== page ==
Data shows that US shoppers still prefer to make most purchases in store, for major purchases and those that are sized, particularly for the 50+ customer. This makes perfect sense as this customer is not a digital native and he or she grew up purchasing in store and participating in retail as entertainment. This product and age criteria likely makes up a good portion of your shop offering and customer. So why aren’t they coming?
An excerpt of a current article from the Platt Retail Institute’s Quarterly Journal of Retail Analytics, The Seven Deadly Sins of Retail Laggards by Laura Davis-Taylor, Executive Vice President, Customer Experience, MaxMedia may unlock the key. Davis-Taylor proposes 7 sins keeping many longtime retailers from maintaining success. Let’s find out if you are a Saint or a Sinner.
I can’t tell you how many times I hear this: “It works. It has always worked. I’ve always done it this way.” That’s all well and good, but what worked pre-internet does not work now. If you are hanging on to what you have done in the past as the best and only way, I encourage you to look to the future.
Another comment I hear often: “I’m overwhelmed. I’m not sure I can compete in the new landscape and more importantly, I’m not sure I want to.” I get it. I’m not a digital native. In fact, I am sick of the digital world. I hate social media. Here’s the good news. I don’t have to do social media. I can hire someone who understands it and likes it to do it for me. Consider this. You can focus on your 50+ customer with a fantastic in-store and more traditional communication, while someone else develops your digital side. You get to be in the space you like while someone else develops the space you don’t and builds your future.
I am a big believer in hiring those who fit your business culture. It is absolutely necessary in today’s environment. That doesn’t mean, however, that you always hire from within, or from your current network. You must step outside and find employees who look at your business with “fresh eyes” and bring “fresh ideas”. Urban Outfitter brands do this very well. The hire numerous new young people who fit each brand culture, but bring a fresh perspective. If you aren’t ready to hire, how about building a teen or young adult advisory board? Consider partnering with a local high school or higher ed institution on an in-class project to get new ideas.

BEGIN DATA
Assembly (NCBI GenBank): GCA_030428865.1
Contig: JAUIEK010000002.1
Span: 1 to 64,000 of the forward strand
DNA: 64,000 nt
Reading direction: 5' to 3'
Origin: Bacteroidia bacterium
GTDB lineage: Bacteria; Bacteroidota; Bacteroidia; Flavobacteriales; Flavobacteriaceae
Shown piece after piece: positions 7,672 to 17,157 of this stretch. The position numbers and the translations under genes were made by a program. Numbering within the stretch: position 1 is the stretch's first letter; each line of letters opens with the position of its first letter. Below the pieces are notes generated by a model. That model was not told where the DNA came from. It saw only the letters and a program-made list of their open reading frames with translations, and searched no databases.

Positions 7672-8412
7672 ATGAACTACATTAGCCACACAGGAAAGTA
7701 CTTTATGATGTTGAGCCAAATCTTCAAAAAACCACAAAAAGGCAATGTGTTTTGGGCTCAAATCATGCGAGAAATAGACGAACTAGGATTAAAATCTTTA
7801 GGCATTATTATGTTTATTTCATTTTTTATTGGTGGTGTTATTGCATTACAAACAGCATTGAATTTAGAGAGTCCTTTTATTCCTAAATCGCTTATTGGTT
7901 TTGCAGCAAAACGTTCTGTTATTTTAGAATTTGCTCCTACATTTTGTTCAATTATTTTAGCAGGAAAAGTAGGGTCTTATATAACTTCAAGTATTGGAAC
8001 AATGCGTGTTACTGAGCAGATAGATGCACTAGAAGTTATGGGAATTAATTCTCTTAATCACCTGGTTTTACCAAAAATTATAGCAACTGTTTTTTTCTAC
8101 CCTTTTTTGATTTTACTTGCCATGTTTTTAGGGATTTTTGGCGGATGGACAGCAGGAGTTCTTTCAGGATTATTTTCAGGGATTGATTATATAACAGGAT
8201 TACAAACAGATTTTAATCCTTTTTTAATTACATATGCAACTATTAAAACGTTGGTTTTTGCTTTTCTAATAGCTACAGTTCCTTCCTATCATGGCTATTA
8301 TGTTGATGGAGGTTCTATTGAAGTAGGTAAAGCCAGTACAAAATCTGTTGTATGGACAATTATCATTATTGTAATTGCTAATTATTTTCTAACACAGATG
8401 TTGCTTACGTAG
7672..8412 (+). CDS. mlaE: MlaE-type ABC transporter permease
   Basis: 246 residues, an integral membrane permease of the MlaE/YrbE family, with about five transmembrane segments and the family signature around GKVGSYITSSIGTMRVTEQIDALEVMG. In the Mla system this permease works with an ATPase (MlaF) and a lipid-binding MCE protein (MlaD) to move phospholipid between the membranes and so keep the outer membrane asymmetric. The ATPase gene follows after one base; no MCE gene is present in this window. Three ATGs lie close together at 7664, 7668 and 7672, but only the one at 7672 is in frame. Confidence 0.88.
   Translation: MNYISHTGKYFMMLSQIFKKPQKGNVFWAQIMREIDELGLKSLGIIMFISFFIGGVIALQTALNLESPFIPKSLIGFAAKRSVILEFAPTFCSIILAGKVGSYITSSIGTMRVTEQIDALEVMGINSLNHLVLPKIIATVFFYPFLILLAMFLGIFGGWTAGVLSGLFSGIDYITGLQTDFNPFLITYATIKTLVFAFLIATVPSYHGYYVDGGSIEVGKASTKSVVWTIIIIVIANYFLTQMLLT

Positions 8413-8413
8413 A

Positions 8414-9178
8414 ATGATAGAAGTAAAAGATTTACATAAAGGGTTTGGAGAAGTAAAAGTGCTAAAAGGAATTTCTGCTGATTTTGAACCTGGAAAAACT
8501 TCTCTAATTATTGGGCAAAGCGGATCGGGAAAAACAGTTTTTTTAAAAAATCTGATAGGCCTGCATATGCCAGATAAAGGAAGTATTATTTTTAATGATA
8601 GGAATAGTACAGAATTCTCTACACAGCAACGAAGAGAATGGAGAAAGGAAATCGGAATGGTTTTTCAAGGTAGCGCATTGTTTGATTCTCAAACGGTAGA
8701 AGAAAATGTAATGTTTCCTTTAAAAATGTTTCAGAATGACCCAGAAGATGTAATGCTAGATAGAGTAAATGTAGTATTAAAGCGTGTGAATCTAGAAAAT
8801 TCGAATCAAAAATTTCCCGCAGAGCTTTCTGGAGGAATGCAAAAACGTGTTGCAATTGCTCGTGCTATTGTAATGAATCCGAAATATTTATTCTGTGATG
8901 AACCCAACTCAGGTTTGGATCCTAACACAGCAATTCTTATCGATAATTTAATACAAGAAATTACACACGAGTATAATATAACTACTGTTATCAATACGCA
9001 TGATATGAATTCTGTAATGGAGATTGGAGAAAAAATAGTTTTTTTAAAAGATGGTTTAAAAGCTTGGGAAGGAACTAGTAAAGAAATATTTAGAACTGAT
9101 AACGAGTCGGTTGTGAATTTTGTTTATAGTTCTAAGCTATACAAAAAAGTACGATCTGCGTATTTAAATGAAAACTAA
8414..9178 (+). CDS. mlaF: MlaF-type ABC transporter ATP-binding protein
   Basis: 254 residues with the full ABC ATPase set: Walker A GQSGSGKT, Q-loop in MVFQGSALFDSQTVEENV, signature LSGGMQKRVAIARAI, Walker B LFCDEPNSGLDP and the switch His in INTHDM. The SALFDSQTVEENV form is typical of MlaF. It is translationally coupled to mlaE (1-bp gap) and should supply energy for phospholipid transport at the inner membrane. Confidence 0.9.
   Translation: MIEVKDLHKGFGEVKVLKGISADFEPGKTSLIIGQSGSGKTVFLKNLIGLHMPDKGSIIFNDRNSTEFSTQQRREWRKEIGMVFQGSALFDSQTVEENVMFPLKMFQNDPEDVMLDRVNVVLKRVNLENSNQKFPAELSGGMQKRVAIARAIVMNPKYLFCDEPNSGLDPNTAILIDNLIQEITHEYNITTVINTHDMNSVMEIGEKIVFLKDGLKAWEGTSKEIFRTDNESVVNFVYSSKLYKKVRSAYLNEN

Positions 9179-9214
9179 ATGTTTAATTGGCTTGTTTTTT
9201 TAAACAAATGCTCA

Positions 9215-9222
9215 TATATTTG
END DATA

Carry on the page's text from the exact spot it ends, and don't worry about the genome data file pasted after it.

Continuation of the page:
Now it’s time to be really honest with you. What is the first thing that pops in your mind when you read “customer”? Was that thought positive or negative? Now dig deep and think hard. Do you see your customer as your enemy? What comes first in your business – your business (ie. you) or your customer? Many stores I work with say the customer comes first, but the experience they offer says otherwise. Consider what you do for your customer. Does your store give your customer a pleasant shopping experience? Are your sales people welcoming and engaging? What amenities do you offer – coffee, seating, a clean restroom, clean fitting rooms with good mirrors? Do you go the extra mile for your customer?
When was the last time you looked at your store and service from your customer’s perspective? As the retail landscape changes, so does customer expectation. You MUST study your customer thoroughly at least once a year. Observation is invaluable. Listening will give you insight. There are many ways to structure a deep dive into your customer’s shoes that will quickly reveal where you have opportunities to improve. All you have to do is be willing to try.
If you are still stuck in Product, Price, Placement and Promotion you are missing the point. Retail has moved way past transaction. It’s about lifestyle, culture and personal connection. If these terms aren’t coming out of your mouth daily, start using them.
So how did you make out? Are you a Saint or Sinner? The good news is as an independent retailer you are more nimble than the big boys. You have the ability to respond to the customer and the market more quickly. Many of these sins can be corrected quickly and with little investment.
ONO offers several tools to help you understand your store, your customer and the experience you offer starting at $99. Contact us today: email@example.com